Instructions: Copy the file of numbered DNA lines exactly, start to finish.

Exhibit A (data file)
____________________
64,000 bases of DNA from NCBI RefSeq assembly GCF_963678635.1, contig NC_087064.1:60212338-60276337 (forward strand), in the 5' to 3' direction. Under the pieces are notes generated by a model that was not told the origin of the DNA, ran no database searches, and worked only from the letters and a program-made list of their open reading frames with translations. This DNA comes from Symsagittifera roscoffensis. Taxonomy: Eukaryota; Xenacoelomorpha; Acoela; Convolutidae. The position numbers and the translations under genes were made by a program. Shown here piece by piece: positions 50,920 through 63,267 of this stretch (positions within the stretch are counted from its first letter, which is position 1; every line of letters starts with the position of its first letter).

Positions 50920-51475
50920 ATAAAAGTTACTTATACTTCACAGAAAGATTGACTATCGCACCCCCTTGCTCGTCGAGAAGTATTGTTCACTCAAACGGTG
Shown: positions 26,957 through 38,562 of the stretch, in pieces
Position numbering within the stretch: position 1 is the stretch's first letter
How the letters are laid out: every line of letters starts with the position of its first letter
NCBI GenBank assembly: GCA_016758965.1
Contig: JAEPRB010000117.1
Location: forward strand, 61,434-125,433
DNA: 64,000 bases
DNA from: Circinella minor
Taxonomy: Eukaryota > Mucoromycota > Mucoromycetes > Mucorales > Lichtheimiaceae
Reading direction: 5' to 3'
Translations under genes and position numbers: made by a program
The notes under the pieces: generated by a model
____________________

64,000 bases of DNA from NCBI RefSeq assembly GCF_963678635.1, contig NC_087064.1:60212338-60276337 (forward strand), in the 5' to 3' direction. Under the pieces are notes generated by a model that was not told the origin of the DNA, ran no database searches, and worked only from the letters and a program-made list of their open reading frames with translations. This DNA comes from Symsagittifera roscoffensis. Taxonomy: Eukaryota; Xenacoelomorpha; Acoela; Convolutidae. The position numbers and the translations under genes were made by a program. Shown here piece by piece: positions 50,920 through 63,267 of this stretch (positions within the stretch are counted from its first letter, which is position 1; every line of letters starts with the position of its first letter).

Positions 50920-51475
50920 ATAAAAGTTACTTATACTTCACAGAAAGATTGACTATCGCACCCCCTTGCTCGTCGAGAAGTATTGTTCACTCAAACGGTG
Shown: positions 26,957 through 38,562 of the stretch, in pieces
Position numbering within the stretch: position 1 is the stretch's first letter
How the letters are laid out: every line of letters starts with the position of its first letter
NCBI GenBank assembly: GCA_016758965.1
Contig: JAEPRB010000117.1
Location: forward strand, 61,434-125,433
DNA: 64,000 bases
DNA from: Circinella minor
Taxonomy: Eukaryota > Mucoromycota > Mucoromycetes > Mucorales > Lichtheimiaceae
Reading direction: 5' to 3'
Translations under genes and position numbers: made by a program
The notes under the pieces: generated by a model